Show Me the Body was first approached by Coachella organizers several months ago but never came to a financial agreement. So the members were surprised to see themselves on the flier announcing the 2017 lineup this week. A representative from Coachella reached out to the group to apologize, and Thursday the festival and the band finally came to an agreement. Pratt said part of the impetus to agree to play Coachella was Anschutz's donations -- the band wanted to make a statement by donating its fees to an LGBT organization.

"While we were considering it, that piece came out online about the guy and what he does and so we were feeling odd about it and that piece was specifically talking about funding anti-LGBT communities and rhetoric and propaganda that denies climate change," Pratt said. "We were weirded out, but then we thought that it gave us an interesting opportunity to do something in our own way."

Show Me the Body members aren't sure yet which LGBT organization they will donate to, but Pratt said he came across the Los Angeles LGBT Center while doing research and was impressed. The band wants to partner with an organization that focuses on LGBT homeless youth and another organization that focuses on the intersection of poverty and climate change. The group plans to perform two benefit shows in L.A. for organizations yet to be designated or to donate to local artists who are involved in LGBT or climate change efforts in Los Angeles.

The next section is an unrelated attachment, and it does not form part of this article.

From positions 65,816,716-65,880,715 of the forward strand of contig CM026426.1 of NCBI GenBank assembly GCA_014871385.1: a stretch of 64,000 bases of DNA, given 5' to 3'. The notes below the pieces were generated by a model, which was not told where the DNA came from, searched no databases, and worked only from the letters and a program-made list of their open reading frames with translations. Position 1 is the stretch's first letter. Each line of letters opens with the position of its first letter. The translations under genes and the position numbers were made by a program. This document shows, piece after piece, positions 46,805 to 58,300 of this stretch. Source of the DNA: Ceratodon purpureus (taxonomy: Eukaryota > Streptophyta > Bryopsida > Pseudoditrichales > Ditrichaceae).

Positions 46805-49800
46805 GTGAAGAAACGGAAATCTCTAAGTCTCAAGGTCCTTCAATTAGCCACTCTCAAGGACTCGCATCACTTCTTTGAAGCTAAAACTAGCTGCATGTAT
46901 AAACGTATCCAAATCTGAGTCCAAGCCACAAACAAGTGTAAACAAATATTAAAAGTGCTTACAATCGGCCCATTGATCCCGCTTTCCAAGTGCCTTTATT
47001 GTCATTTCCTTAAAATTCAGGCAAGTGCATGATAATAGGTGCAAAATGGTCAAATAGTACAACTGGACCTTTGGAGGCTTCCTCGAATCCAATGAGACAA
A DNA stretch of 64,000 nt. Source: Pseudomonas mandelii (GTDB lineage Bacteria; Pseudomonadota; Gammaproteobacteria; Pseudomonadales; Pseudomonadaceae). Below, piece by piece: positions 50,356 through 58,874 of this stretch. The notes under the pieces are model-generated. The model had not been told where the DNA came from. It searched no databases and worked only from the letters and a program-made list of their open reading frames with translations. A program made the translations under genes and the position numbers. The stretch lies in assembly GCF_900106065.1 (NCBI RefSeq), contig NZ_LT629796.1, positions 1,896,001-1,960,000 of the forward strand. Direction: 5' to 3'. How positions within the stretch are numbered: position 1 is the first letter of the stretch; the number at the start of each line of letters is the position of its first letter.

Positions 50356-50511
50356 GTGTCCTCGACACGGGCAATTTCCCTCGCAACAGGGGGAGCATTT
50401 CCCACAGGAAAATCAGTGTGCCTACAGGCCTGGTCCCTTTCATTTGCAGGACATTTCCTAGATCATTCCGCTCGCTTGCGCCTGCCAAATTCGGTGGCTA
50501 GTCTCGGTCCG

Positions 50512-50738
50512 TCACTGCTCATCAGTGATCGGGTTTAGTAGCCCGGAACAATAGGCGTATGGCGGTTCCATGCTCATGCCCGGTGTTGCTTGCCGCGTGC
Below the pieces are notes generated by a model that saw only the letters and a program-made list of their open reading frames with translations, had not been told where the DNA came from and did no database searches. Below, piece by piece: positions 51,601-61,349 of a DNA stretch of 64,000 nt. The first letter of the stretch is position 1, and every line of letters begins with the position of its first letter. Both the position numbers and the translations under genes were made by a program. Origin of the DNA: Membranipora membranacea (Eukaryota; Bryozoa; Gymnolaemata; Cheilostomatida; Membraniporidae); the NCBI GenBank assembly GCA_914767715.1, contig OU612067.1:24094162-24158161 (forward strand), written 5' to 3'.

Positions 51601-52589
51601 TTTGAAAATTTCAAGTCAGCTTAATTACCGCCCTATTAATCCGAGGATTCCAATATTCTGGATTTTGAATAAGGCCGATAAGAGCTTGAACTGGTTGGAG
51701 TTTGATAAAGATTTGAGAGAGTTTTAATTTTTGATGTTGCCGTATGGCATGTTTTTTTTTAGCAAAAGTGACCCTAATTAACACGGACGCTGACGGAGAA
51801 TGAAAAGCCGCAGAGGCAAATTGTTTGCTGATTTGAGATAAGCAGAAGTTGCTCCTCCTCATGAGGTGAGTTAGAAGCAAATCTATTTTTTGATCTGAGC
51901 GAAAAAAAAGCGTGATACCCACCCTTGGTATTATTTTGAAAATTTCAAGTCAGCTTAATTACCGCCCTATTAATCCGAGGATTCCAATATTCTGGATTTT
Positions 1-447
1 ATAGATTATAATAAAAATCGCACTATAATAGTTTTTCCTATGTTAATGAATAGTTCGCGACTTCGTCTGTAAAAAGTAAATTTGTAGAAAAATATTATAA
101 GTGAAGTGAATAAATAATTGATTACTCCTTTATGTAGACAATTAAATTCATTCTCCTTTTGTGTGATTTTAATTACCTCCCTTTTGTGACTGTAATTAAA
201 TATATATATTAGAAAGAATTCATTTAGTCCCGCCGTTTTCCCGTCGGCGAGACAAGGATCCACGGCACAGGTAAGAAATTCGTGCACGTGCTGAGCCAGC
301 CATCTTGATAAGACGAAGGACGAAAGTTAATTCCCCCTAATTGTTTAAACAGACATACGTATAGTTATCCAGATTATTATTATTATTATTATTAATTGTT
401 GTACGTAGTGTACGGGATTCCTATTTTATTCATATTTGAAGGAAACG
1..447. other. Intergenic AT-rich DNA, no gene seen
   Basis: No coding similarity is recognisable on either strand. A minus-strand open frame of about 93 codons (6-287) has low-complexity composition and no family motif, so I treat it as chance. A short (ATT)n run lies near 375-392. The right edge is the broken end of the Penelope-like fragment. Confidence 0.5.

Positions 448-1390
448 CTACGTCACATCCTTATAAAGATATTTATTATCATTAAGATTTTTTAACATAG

Pratt was surprised to hear that a music festival that is associated with so many liberal performers could be tied to a man who donates money to anti-LGBT groups and climate change deniers.

"We're from New York, so we've seen a lot of fascism within the underground community and weird stuff within the punk community, but also New York is a pretty woke place, and a lot of people are involved in climate change efforts, and there's great gay communities and trans communities," Pratt said. "It's something that we all grew up around, and just to hear that somebody who is donating to the arts is in a fight to end all that is very scary to us."

Pratt said this is a problem that goes beyond Coachella; it's an institutional issue faced by music festivals around the nation.

"It's super important to keep clear that this is not by any means to demonize Coachella," he said. "The problem is that the man who works for AEG also funds fascist propaganda. He also funds venues and festivals internationally. It was really scary for us that that sort of blood money was getting to our pockets, and what's really interesting is that is something that is in all festivals around the country, all festivals are kind of like Coachella, they're expensive, hard to get into, very exclusive, the tickets are already sold out."

Despite taking his very public position, Pratt isn't asking other artists to do the same.

"It's the job of the artist to be true to yourself, so if you don't give a fuck, that's fine," he said. "If you're going there and playing music, I have no problem with you, but if you're aware of what's going on, then you should speak up."

Check out a music video from Show Me the Body below.

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Yezmin Villarreal

Yezmin Villarreal is the former news editor for The Advocate. Her work has also appeared in The Los Angeles Times, Mic, LA Weekly, Out Magazine and The Fader.
Yezmin Villarreal is the former news editor for The Advocate. Her work has also appeared in The Los Angeles Times, Mic, LA Weekly, Out Magazine and The Fader.